EGU General Assembly 2021
© Author(s) 2021. This work is distributed under
the Creative Commons Attribution 4.0 License.

The anthropogenic environmental impacts and changes in the tropical Atlantic - a high resolution Cuban coral time series over 154 years

Marie Harbott1, Henry Wu1, Henning Kuhnert2, Simone Kasemann2, Anette Meixner2, Carlos Jimenez3, Patricia González-Diáz4, and Tim Rixen1,5
Marie Harbott et al.
  • 1Leibniz Institute of Tropical Marine Research, Germany (
  • 2Marum - Faculty of Geoscience & Center for Marine Environmental Sciences, University of Bremen, Germany
  • 3The Cyprus Institute, Nicosia, Cyprus
  • 4Centro de Investigaciones Marinas Universidad de La Habana, Ciudad de la Habana, Cuba
  • 5Institute of Geology, University of Hamburg, Hamburg, Germany

Changes in the surface ocean pH and temperature caused by the uptake of anthropogenic CO2 are posing a threat to calcifying marine organisms. Recent studies have observed significant impacts on coral reef ecosystems with impaired carbonate skeletal growth and decreased calcification due to acidifying oceans. In situ measurements from buoys, ships, and remote observations by satellite of sea surface temperature, salinity, and ocean’s carbonate chemistry are sparse and only date back a few decades. The current coverage of observations for the northwestern Cuban coastal waters provides hence an incomplete picture of natural climate variability over interannual to interdecadal timescales, showing the need for high resolution climate archives.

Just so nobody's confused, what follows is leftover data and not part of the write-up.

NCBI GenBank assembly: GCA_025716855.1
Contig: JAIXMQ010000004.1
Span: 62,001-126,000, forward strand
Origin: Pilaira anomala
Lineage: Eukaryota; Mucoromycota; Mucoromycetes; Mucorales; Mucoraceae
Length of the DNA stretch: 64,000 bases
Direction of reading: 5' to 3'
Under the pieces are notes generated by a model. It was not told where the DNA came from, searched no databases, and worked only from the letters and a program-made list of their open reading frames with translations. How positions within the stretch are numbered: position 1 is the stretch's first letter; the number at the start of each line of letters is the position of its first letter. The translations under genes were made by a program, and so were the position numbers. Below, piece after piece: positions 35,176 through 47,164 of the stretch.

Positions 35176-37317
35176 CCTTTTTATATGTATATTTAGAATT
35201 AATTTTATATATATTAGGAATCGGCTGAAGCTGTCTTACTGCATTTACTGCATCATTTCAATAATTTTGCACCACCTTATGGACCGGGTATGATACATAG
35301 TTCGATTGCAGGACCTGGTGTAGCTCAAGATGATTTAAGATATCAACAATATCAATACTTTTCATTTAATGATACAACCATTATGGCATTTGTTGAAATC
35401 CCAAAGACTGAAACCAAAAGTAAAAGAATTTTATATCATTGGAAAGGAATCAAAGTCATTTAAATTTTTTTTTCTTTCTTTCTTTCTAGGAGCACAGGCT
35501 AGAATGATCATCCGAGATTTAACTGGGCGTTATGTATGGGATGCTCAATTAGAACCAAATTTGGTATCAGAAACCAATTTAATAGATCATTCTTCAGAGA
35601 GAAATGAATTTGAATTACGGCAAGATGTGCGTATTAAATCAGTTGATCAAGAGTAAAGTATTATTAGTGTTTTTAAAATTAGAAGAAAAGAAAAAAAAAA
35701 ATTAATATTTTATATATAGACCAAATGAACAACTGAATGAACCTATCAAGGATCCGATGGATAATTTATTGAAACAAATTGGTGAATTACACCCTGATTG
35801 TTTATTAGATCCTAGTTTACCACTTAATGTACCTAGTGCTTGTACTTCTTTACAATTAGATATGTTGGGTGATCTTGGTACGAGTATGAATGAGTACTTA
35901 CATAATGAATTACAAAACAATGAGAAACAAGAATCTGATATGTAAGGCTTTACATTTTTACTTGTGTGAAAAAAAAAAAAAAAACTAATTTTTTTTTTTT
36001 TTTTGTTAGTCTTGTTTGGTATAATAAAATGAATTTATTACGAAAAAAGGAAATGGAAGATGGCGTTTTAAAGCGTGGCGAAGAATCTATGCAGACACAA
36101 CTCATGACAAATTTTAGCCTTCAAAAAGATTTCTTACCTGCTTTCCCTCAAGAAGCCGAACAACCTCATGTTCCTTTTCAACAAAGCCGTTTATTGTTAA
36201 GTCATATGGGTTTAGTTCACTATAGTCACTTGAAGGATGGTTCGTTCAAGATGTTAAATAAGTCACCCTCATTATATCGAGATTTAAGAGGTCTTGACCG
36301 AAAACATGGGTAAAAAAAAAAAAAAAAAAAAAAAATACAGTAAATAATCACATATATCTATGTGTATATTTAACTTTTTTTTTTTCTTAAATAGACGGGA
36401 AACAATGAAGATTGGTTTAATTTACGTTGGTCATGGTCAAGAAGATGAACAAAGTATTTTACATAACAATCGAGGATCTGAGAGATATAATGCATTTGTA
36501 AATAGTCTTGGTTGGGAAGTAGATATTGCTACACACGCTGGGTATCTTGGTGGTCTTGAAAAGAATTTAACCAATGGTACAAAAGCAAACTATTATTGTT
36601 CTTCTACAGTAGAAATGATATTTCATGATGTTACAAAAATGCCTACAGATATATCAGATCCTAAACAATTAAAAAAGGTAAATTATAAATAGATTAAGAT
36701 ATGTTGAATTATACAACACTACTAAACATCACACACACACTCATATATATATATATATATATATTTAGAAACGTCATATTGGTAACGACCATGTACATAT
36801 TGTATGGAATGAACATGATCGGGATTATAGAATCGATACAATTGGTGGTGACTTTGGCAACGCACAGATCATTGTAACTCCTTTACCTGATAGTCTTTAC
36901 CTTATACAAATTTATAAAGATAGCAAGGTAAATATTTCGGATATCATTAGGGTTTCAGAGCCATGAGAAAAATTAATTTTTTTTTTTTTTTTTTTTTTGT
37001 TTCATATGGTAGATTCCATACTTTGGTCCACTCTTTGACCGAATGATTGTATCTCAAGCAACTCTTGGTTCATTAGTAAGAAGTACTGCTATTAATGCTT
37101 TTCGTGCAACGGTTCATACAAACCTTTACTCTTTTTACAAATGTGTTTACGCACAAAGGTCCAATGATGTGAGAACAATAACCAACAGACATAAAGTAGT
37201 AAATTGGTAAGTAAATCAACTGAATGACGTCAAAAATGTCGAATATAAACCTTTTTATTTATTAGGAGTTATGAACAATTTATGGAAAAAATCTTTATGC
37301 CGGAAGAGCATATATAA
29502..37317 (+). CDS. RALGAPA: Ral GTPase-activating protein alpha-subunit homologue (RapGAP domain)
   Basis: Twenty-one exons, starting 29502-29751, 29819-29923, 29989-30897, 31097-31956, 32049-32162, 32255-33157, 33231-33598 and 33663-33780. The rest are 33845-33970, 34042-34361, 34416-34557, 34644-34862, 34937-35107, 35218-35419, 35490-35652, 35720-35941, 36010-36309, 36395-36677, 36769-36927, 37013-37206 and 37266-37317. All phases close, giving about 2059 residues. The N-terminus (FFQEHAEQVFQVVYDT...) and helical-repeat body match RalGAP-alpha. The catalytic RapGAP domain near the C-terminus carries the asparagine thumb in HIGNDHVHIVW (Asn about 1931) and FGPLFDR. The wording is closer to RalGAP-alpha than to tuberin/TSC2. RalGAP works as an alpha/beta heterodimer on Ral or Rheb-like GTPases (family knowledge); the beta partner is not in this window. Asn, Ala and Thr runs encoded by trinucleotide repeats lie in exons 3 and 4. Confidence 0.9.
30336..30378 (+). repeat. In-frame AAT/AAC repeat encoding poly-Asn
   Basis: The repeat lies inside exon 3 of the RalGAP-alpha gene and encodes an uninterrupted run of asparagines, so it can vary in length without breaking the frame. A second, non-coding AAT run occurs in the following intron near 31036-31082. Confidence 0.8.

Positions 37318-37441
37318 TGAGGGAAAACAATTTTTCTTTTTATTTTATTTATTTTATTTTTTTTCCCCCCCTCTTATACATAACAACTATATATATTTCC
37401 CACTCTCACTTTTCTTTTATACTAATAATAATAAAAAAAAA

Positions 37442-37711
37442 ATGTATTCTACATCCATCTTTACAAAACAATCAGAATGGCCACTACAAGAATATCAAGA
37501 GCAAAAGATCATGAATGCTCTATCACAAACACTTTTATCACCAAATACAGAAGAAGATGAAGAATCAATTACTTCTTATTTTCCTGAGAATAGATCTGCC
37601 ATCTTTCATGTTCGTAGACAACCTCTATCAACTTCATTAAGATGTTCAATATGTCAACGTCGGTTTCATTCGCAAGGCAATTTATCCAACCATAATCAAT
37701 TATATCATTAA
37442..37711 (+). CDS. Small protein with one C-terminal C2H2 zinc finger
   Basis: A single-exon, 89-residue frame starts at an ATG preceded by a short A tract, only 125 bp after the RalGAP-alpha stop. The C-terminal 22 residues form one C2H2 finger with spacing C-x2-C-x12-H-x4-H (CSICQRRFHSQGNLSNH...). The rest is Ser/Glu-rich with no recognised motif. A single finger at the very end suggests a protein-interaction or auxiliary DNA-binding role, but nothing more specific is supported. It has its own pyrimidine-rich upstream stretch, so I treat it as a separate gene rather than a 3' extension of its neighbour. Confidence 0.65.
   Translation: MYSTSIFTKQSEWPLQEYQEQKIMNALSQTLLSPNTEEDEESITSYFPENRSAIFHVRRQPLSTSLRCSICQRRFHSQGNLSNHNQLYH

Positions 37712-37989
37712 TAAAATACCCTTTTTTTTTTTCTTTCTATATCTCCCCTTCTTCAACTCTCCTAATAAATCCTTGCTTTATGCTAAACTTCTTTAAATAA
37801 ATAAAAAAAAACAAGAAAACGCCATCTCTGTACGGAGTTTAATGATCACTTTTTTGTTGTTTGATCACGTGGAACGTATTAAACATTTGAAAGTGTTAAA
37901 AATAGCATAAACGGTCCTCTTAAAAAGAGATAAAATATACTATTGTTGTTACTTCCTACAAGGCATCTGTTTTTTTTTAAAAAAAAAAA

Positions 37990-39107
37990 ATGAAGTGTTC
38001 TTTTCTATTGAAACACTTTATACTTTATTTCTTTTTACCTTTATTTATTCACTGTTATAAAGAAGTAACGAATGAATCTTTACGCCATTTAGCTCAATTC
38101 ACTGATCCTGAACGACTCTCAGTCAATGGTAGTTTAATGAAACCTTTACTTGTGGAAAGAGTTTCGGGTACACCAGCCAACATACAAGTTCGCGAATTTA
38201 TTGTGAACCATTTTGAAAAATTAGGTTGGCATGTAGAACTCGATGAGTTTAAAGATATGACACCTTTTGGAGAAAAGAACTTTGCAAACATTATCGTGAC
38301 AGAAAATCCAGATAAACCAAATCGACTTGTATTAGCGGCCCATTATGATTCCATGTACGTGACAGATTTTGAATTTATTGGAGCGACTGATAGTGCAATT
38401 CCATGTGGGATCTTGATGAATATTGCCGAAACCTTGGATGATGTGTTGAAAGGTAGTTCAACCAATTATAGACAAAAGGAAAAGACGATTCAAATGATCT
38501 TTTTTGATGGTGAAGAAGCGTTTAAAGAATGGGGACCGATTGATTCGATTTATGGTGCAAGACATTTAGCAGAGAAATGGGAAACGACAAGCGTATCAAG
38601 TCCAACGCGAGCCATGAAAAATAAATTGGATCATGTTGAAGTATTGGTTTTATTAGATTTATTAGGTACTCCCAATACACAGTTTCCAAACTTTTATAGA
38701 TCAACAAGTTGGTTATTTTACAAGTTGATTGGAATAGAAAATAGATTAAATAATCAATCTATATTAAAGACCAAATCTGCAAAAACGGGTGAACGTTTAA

Cuba is situated between densely populated landmasses of North and South America offering a unique environment to study multiple aspects of anthropogenic activity across the region as well as their interconnectivity.

A massive coral, Siderastrea siderea, from Cuba’s northwestern coast, was used as a natural archive to reconstruct bimonthly changes in SST, and carbonate chemistry through a multi-proxy approach since preindustrial times.

Preliminary results indicate a decrease in δ18O of 0.32 ‰ over 154 years since 1852,  indicating warming and/or freshening of the surface water over this period. Over the same time period, the δ11B ratio decreased by ca. 1.6 ‰, translating into a decrease of 0.1 on the pH scale, reflecting the acidification of the northwestern Cuban coastal waters. Furthermore, an accelerating decrease of coral δ13C from the 1850s to 2005 of 1.5 ‰ demonstrates the anthropogenic imprint due to increased fossil fuel combustion. Further investigation and the comparison to trace elements indicate possible baseline shifts in regional seawater carbonate chemistry that have been affected by anthropogenic activity.

How to cite: Harbott, M., Wu, H., Kuhnert, H., Kasemann, S., Meixner, A., Jimenez, C., González-Diáz, P., and Rixen, T.: The anthropogenic environmental impacts and changes in the tropical Atlantic - a high resolution Cuban coral time series over 154 years, EGU General Assembly 2021, online, 19–30 Apr 2021, EGU21-12159,, 2021.